What is Working Capital?

The money you have at your disposal, be it profit-savings, bank loans or other means of raising capital, is your working capital. Working capital funds your day-to-day operations, allows you to pay rent and staff, and supports other operating expenses. Whether you’re struggling to run your business, looking to expand, or stay afloat in tough economic times, working capital can help.

Working capital is a key metric of the liquidity and operating efficiency of a business. Working capital is the dollar value left over after current liabilities have been subtracted from current assets. It is used to determine whether a business has enough assets to pay debts due in one year.

The formula for working capital is used to calculate the funds available to pay these short-term debts. Working capital equals current assets minus current liabilities If there are excess current assets, additional funds may be spent on day-to-day activities. This is a positive indicator for the business and may indicate some flexibility in the use of your funds.

Understanding your companies needs is important

It is a measure of the short-term liquidity of a company and is important for carrying out a financial analysis. Gaining a proper understanding of your working capital needs may involve plotting monthly inflows and outflows for your business. For example, a restaurant might find that its revenue spikes in the spring, followed by a relatively steady cash flow through October, before falling almost to zero in late autumn and winter. On the other hand, however, the business may have many expenses that continue through the year.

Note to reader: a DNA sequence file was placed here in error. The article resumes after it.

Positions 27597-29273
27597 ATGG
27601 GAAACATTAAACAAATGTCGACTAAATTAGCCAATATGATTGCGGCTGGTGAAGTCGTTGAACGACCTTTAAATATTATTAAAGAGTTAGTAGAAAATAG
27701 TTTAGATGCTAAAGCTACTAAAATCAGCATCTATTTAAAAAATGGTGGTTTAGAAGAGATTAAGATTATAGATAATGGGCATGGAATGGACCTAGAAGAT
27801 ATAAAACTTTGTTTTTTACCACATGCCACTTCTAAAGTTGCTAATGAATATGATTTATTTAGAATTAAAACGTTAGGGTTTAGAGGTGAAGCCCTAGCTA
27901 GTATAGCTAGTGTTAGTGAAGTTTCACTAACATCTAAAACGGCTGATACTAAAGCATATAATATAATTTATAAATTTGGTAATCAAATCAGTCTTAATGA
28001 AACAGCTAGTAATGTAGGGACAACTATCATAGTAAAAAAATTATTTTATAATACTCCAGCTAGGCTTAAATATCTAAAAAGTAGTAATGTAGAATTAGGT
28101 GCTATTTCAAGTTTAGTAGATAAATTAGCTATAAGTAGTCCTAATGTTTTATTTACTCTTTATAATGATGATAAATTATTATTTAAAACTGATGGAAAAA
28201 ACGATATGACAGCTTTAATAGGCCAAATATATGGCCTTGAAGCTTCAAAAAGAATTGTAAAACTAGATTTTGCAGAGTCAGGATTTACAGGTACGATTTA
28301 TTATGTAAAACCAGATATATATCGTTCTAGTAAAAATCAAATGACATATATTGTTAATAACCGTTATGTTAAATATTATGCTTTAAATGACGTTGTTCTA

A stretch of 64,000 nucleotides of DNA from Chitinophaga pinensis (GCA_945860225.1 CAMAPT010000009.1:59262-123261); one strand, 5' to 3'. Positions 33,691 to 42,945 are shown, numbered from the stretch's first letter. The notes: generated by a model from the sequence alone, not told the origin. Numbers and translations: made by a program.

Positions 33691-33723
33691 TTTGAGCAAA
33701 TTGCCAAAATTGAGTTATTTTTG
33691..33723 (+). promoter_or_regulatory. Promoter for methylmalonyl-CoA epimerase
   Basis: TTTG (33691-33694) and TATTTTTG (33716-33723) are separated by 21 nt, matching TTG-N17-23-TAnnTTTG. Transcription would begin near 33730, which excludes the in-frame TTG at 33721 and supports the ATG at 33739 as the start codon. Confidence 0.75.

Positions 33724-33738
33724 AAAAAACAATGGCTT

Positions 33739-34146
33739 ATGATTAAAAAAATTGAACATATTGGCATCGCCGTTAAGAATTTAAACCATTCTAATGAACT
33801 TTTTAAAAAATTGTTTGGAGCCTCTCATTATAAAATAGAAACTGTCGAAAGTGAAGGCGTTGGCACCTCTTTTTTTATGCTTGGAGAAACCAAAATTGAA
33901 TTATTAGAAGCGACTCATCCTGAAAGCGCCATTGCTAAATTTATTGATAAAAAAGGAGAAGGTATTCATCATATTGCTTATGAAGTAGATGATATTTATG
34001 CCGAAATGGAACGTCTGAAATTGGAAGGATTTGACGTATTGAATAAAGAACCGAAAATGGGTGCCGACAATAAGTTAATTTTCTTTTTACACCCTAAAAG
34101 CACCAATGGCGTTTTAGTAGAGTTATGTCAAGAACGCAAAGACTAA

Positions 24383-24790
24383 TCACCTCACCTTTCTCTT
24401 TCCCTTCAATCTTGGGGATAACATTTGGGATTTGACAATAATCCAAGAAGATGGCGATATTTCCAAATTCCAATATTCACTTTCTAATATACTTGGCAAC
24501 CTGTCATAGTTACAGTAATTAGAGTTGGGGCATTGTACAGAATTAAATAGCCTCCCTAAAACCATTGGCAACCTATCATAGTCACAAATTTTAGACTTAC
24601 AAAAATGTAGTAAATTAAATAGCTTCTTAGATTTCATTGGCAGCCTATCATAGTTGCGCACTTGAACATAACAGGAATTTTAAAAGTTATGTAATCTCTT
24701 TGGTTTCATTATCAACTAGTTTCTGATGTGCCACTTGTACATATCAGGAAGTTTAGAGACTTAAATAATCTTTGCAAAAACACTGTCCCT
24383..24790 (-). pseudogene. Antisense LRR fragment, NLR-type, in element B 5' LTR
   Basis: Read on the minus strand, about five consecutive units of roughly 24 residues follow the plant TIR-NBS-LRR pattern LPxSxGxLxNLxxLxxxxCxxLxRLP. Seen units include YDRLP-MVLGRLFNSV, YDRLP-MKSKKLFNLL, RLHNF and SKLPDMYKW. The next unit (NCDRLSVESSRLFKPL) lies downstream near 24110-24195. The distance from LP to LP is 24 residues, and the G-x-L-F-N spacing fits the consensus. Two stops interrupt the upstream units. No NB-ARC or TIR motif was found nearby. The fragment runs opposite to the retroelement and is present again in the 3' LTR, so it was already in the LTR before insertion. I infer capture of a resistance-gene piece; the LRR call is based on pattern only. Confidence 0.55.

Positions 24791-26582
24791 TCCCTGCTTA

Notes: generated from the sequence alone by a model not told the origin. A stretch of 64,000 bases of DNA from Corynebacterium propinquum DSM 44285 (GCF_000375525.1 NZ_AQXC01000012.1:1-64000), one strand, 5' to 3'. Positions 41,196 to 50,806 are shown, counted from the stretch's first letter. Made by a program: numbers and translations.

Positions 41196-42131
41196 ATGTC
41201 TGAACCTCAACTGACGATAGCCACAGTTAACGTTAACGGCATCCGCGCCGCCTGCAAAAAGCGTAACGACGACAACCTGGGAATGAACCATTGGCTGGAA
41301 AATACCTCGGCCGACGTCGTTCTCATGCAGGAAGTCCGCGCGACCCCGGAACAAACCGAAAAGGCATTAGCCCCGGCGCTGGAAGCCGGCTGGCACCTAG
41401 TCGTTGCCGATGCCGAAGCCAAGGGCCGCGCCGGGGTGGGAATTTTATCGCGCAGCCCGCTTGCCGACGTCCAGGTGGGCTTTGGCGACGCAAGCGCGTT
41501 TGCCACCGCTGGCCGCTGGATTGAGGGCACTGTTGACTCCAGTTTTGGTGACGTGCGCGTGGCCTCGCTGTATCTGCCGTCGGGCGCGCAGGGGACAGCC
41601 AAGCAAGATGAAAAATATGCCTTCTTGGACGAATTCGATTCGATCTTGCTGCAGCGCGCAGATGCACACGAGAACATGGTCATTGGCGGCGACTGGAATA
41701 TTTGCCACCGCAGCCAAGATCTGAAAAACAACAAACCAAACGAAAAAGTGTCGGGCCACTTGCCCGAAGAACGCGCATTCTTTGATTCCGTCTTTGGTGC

Portions of these calculations may require the making of well-educated assumptions about the future. While you can be guided by historical results, you will also need to factor in the new contracts that you expect to sign or the potential loss of significant customers. It can be particularly difficult to make accurate forecasts if your company is growing quickly.

These forecasts can help you determine months when you have more money going out than coming in, and when the cash flow difference is largest.

Reasons your company might require working cpaital

  • Periodic differences in cash flow are typical of many businesses that may need extra capital to get ready for a peak seasons or to keep the business going if less money comes in.
  • Just about all businesses will have occasions when additional working capital is required to fund obligations to distributors, employees and the government while awaiting payments.
  • Additional working capital can help to improve your business in other ways, such as enabling you to reap the benefits of supplier discounts by buying bulk.
  • Working capital may also be used to employ temporary staff or to handle other project-related expenditures.
  • The main benefit of working capital loans is that they are unsecured. For many loans, the requirement of collateral is essential as it operates as a guarantee of repayment. This is not ideal, however, as it puts your business assets and personal valuables at risk. Working capital loans will save you from this trouble.
  • You can easily apply for a working capital loan online and only a few documents will have to be submitted. The process is easier for you and the funds are distributed more quickly.
  • When you have venture capital to back up your business, you have to share your ownership privileges with someone else. You cannot take all decision making, and there is a continuous risk of losing financial backers and investors if something goes wrong. But you remain the sole owner of your business with working capital loans. The actions you take and the strategies you make are entirely in your power.